Welcome to the season of guerilla political theater, the place of dueling ideologies where press types are invited to come and embrace … the photo op.
Last Thursday’s main event was sponsored by the conservative Independence Institute’s Jon Caldara, who issued a mass invite to the media to come and take pictures of him waving around 175 open records requests he plans to send to school districts in anticipation of a lawsuit he says he’ll file over Gov. Bill Ritter’s property tax freeze.
Not to be outdone, tomorrow Michael Huttner, executive director of the liberal ProgressNowAction, is staging a photo op of his own. At noon, he’ll appear at the State Board of Education’s work session in Denver, to accuse Republican US Senate candidate Bob Schaffer of corruption.And, apparently, if you invite the press to take your picture, they will come.
After Caldara’s self-described photo-op, subsequent news reports detailed his plan, to sue the state over the property tax freeze to help pay for public education, which was passed by the legislature and signed into law. Caldara insists the move represents a violation of the Taxpayer Bill of Rights, but Ritter, along with several lawmakers, say that voters in 175 of 178 school districts have already OK’ed measures allowing the government to keep excess revenues for public education. The property tax freeze was actually the brainchild of Republican lawmakers several years ago, but wasn’t adopted until this year.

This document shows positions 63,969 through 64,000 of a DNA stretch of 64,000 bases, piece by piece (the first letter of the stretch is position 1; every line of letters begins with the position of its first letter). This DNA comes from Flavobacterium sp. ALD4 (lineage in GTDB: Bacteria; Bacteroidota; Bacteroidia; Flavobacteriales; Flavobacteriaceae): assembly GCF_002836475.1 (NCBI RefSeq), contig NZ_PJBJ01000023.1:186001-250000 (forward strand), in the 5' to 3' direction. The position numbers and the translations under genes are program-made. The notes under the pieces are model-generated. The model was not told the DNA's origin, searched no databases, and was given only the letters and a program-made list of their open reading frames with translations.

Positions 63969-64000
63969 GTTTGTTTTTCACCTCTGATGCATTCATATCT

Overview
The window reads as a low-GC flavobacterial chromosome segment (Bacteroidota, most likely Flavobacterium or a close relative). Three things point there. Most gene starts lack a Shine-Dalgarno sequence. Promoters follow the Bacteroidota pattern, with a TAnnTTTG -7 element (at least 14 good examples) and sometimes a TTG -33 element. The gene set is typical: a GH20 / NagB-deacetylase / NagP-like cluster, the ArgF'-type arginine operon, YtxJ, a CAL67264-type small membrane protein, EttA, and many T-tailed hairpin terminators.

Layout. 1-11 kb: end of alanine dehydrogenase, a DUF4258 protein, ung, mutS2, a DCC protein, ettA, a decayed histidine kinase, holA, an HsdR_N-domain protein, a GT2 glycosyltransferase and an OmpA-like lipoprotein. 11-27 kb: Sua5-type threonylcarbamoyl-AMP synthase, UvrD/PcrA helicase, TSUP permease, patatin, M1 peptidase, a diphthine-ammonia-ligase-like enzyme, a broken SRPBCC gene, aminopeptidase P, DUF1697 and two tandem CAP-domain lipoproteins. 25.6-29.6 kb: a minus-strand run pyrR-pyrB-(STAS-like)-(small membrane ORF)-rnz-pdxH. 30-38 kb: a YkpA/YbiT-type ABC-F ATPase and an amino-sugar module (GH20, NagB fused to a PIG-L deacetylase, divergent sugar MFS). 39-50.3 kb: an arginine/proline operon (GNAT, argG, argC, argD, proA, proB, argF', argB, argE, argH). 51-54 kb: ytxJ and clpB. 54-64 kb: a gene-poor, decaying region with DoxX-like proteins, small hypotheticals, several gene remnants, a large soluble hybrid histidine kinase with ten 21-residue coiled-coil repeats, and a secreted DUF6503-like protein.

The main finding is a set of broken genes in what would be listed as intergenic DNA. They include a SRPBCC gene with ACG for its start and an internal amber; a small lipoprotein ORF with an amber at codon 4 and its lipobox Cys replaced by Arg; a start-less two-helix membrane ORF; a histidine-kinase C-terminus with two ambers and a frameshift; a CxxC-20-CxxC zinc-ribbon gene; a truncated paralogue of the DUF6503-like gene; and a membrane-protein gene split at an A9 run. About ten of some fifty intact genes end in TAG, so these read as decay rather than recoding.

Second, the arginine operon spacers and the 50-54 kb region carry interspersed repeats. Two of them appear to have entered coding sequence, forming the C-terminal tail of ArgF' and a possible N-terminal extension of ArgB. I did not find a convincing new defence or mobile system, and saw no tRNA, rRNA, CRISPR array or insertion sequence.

“When I was raised, my momma always told me that gentlemen ask first,” Caldara was widely quoted saying during his press conference. (Some, but not all of the news reports noted that Caldara previously compared the property tax freeze to “fiscal date-rape” – a term that received criticism.)
The Denver Post noted that Ritter’s spokesman, Evan Dreyer, termed Caldara’s event a “tasteless stunt.”
And doubtless, someone else will be on hand to similarly describe Huttner’s self-described photo op tomorrow.
Specifically, Huttner is raising a ruckus over Schaffer’s acceptance of campaign contributions from David Brennan, the president of White Hat Management, which operates for-profit charter schools. Schaffer, a state board of education member, supports charter schools and recently cast the deciding vote urging Denver Public Schools to reconsider its recent termination of a White Hat-operated school.
Part of Huttner’s complaint was that Schaffer did not disclose to other board members that he had accepted contributions from White Hat’s Brennan.
“I think Schaffer is selling his vote to the highest donor,” Huttner told the Post.
However, when Huttner’s claim first surfaced, Colorado GOP Chairman Dick Wadhams quickly jumped in with a guerilla political move of his own, noting that Schaffer’s opponent, Mark Udall, has accepted money from unions – and voted on issues involving unions without disclosing those contributions.
And it’s barely August.
Cara DeGette is a senior fellow at Colorado Confidential, and a columnist and contributing editor at the Colorado Springs Independent. E-mail her at email@example.com